Londoners have had more than a week now to digest the news. A man ploughed his car into a crowd, killing three people, rammed the gates of Britain’s parliament, then stabbed and killed a policeman before being shot dead himself.
Initially, there was confusion over the facts, leading some journalists and commentators astray. Then came the authorities’ verdict on whether it was or not an act of “terrorism”.
Nothing in the attacker’s personal history – drug abuse, domestic violence, criminal convictions, jail time – seemed to override his identity as a Muslim – he was an adult convert.
Some have opined that the wall-to-wall coverage played into the hands of “terrorists”, while others rallied to signal that London, parliament and the British people would not be “cowed” by an attacker whose “terrorist” links were unproven.
Nevertheless, politicians and the media outlets that back them have called for more powers to watch, intrude, and further “securitise” the daily lives of Britons.
The story as it plays out in the media is a familiar one, and in some ways tells us more about the news outlets involved – their tendencies, allegiances and shortcomings – than it tells us about the attacker himself.
“What we knew immediately after the attack happened was that the attacker was a person of colour and that they had attacked Westminster. That was all we really knew, but already a narrative formed around that,” says columnist Maya Goodfellow from Media Diversified.
Then there were the political voices on the airwaves, such as Nigel Farage, the ex-leader of the UK Independence Party who is well-known for his anti-immigrant views. He blamed slack border controls which made zero sense, since the perpetrator was not an immigrant. He was British, and like Farage, born in the UK.
“People will pick out the motivation that actually fits the agenda and the political point that they want to make, rather than looking at the causes and the person as a whole,” says journalist Rachel Shabi.
One of the most pointed critiques of the media coverage’s amount and tone read like this: “It is not the act that spreads terror, it is the report, the broadcast, the edited presentation, the decision on prominence”. And that came from Guardian columnist Simon Jenkins, whose view was not universally shared.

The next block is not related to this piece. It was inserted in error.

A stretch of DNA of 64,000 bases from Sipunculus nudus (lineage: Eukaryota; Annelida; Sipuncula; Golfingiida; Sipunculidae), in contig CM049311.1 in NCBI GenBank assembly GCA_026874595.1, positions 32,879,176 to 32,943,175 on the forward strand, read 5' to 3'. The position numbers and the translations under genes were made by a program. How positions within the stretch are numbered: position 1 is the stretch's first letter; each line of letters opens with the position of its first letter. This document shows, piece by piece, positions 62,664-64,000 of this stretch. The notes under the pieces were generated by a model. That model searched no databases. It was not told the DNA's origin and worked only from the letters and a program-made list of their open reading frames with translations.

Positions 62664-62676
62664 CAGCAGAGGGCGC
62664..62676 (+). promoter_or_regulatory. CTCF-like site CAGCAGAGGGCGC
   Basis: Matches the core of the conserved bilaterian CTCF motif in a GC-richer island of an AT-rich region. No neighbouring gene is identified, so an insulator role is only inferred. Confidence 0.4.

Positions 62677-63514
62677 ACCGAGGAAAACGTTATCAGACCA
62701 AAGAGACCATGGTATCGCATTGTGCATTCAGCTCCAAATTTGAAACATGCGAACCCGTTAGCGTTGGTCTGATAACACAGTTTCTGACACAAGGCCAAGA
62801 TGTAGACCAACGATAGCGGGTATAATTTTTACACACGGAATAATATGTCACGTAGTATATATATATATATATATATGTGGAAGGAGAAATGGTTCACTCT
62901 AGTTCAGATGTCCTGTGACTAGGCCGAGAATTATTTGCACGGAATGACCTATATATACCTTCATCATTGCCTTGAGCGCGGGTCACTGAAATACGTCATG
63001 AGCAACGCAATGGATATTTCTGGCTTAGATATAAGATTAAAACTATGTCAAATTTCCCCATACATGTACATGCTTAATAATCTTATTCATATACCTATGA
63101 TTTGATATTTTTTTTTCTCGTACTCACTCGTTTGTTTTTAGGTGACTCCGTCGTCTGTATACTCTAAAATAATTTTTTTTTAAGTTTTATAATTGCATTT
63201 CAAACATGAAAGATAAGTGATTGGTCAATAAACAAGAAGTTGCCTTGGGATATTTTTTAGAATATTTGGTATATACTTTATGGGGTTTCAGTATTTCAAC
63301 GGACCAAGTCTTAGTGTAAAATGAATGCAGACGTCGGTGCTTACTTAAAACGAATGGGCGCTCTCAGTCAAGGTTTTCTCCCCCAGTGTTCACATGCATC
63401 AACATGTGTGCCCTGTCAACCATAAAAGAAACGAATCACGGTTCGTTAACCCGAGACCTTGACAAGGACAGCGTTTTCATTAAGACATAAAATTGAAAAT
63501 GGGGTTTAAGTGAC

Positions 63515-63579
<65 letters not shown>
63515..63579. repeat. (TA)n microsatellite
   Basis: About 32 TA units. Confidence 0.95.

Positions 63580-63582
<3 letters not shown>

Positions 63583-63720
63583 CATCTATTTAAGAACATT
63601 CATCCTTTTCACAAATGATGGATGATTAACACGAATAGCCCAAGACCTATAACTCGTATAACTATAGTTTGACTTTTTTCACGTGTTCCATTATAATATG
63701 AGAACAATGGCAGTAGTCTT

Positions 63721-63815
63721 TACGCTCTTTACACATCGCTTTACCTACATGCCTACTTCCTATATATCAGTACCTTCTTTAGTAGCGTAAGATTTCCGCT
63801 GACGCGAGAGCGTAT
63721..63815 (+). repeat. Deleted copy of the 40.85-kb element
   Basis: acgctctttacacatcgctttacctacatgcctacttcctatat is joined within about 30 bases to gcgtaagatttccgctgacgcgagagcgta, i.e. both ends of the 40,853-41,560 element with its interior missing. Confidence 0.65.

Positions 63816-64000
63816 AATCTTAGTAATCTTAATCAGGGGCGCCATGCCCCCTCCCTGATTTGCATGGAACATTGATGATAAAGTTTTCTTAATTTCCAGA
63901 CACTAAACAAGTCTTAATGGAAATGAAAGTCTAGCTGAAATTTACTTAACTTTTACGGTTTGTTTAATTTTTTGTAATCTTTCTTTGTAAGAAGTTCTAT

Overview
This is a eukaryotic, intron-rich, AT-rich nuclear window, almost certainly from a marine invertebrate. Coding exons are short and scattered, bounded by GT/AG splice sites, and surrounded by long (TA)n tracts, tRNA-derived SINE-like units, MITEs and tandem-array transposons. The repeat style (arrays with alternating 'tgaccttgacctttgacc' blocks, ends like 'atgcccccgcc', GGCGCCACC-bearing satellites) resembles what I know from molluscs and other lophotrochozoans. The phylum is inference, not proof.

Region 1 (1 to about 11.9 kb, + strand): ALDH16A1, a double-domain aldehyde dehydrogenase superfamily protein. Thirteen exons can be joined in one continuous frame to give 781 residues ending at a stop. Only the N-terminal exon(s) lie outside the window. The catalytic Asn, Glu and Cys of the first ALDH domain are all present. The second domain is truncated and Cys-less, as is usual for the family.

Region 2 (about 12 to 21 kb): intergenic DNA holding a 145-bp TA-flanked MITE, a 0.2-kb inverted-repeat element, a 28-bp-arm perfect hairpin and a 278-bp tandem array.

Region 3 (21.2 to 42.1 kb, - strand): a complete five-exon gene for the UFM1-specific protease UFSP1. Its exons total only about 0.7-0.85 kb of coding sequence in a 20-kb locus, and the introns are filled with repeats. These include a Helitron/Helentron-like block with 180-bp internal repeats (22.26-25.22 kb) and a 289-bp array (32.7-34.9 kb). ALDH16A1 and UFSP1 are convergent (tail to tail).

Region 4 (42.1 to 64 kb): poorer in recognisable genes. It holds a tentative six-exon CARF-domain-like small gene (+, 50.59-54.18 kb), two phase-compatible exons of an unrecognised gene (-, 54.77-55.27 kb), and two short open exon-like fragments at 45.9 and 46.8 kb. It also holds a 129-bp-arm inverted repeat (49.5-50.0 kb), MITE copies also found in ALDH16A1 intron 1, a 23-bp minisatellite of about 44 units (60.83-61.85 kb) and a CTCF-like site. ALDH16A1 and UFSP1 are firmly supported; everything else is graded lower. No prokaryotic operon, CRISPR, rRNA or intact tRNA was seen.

Right-wing papers in the UK, such as the Daily Mail and the Sun, did their part, echoing, without challenging, government officials calling for tougher security measures.
The perpetrator was reportedly phone messaging via Whatsapp just minutes before the attack. Amber Rudd, the minister responsible for domestic safety, later said encrypted services like Whatsapp provide “terrorists” with “a place to hide” and that the security services need access to people’s private messages.
“We need to ensure that our intelligence services have access to situations like encrypted WhatsApp,” she told the BBC:
The Sun echoed that line too, even though there is not a shred of evidence that the attacker had conspired with anyone, let alone over Whatsapp.
“When the home secretary blames Whatsapp, and then the Sun newspaper joins in, and then the Daily Mail starts saying, ‘well, it’s Google, it’s all the fault of Google’. These are very simplistic explanations for things that are not simple,” says Shabi.
“But the responsibility of politicians and the media now is to say, ‘you need to engage with complexity’, and instead of doing that, they’re pandering and feeding this kind of simplistic narrative, which is not going to get us anywhere.”
Maya Goodfellow, columnist, media diversified
Rachel Shabi, journalist and author
Thomas Hughes, executive director, Article 19
Tahir Abbas, senior research fellow, Royal United Services Institute
Source: Al Jazeera News